On the 1991 initiative, Petersen reports (citing his own interview evidence), that the plant manager had, on the same day the plant was served with an injunction (emplazamiento) to freeze the conditions of employment pending resolution of the labor issues, "allegedly offered the leaders of the organizing drive severance pay andadditional $2,000 bribe to resign from the factory." Dozens of union supporters were subsequently said to have accepted such offers.3 Other union staff were reportedly subjected to changing working conditions resulting in their inability to earn production bonuses. The company reportedly suspended its cafeteria and loan benefits, while creating "its own union and a Solidarismo association."4 At the same time, allegations were made that a PVH personnel manager had warned union members that their conduct might well put their lives in danger.5 It was perhaps as a consequence of the international uproar over the September 1991 shooting of a Camisas Modernas union leader, for which responsibility was never conclusively established, that the union's petition for legal recognition was acted upon, in 1992.6

On September 8, 1991, Aura Marina Rodríguez, one of the union's leaders, was wounded when a bullet grazed her as she was going home. The incident, in which Rodríguez lost part of one ear, was officially attributed to a stray bullet from a fight. Rodríguez subsequently maintained that armed men sought her at her home after the

incident, however, leading her to go into hiding.7 PVH responded to the incident by expressing concern for the

injured worker, while denying that the shooting was in any way related to union activity (there was no serious claim that PVH had itself been involved). The incident was attributed to casual violence, citing U.S. embassy and Guatemalan police reports, and even the victim's family, as denying any political dimension. The company's public statements did not acknowledge the possibility that other private or governmental sectors with a record of anti-union violence might well have seen the PVH union drive as more threatening than did PVH itself.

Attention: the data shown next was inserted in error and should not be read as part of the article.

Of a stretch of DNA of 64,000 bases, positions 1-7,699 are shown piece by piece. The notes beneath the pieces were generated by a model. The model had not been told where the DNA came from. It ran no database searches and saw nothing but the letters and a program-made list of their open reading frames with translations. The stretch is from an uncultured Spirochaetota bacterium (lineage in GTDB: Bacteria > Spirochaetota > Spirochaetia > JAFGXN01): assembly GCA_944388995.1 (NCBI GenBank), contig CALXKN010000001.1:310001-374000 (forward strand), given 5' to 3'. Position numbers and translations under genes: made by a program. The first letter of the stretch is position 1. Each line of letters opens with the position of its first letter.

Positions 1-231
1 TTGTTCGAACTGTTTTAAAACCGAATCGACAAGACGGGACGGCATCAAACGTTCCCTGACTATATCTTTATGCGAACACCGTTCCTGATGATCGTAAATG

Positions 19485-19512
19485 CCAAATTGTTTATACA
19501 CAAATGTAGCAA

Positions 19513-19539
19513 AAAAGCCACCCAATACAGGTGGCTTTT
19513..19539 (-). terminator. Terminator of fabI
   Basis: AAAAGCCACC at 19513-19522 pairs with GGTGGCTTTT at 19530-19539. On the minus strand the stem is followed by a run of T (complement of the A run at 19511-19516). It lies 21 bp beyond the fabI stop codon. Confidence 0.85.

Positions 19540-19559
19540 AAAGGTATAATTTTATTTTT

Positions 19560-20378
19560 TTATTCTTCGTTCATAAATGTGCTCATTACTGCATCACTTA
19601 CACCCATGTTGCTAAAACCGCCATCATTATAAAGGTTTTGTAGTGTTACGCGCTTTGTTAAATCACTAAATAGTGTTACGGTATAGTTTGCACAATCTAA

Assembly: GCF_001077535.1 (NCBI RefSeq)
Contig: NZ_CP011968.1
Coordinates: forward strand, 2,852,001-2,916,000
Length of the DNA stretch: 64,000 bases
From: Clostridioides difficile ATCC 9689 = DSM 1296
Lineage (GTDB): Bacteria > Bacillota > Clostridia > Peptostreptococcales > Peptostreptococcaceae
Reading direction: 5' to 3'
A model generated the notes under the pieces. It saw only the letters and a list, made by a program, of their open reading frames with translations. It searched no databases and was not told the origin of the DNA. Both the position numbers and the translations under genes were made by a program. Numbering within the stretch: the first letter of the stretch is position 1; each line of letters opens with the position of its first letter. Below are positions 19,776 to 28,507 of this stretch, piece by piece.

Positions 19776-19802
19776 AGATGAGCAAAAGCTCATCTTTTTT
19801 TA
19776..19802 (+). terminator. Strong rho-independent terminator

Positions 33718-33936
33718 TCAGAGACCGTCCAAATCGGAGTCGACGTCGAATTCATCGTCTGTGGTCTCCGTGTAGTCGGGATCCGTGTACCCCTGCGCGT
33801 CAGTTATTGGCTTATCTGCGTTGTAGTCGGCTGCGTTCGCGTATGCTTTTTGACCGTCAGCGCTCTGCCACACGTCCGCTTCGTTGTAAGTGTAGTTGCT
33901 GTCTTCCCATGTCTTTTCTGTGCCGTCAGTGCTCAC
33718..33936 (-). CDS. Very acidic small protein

1 Kurt Petersen, The Maquiladora Revolution in Guatemala (New Haven: Yale University Press, 1995), pp. 108-9. 2 Ibid., p. 111. 3 Ibid., 112. 4 Ibid., p. 112. 5 Petersen, op. cit., p. 112, states that "At least one of PVH's personnel managers issued death threats, claiming that 'everyone who is involved in the unions is going to die' and calling the union a guerrilla front" (citing Stephen Coates, "Made in Guatemala: Union Busting in the Maquiladoras," Multinational Monitor, November 1991). Further details on these allegations are provided in the June 1992 report of the US/Guatemala Labor Education Project, International Labor Rights Education and Research Fund, and the Religious Task Force On Central America, "The right to organize in Guatemala: The Case of Phillips-Van Heusen." This report identifies the manager by name, and adds that her threats were given special credence because she had "bragged that she was married to an army colonel." The same source claims a top PVH executive defended her character against the charge, but a week after an incident in which a union leader was shot and wounded the manager alleged to have made threats was dismissed. 6 Ibid. Petersen notes that documentation requesting recognition of the union had been submitted to the labor ministry in March 1991, and that CUSG had claimed 150 members at the two plants as of September that year. The union had not, however, been recognized as of May 1992. Its recognition in September 1992 shortly preceded the review of Guatemala's qualification for United States GSP benefits. 7 Ibid., p. 112. Petersen states in his account that "Rodríguez and her frightened coworkers are certain the incident was meant to deter formation of the union." Human Rights Watch has also reviewed the extensive correspondence between the company and the American Federation of Labor-Congress of Industrial organization (AFL-CIO) in that period See, for example, letter of Charles D. Gray, Director, Department of International Affairs, AFL-CIO, to Larry Phillips, Chief Executive Officer, Phillips-Van Heusen Company, August 10, 1992 and attachment.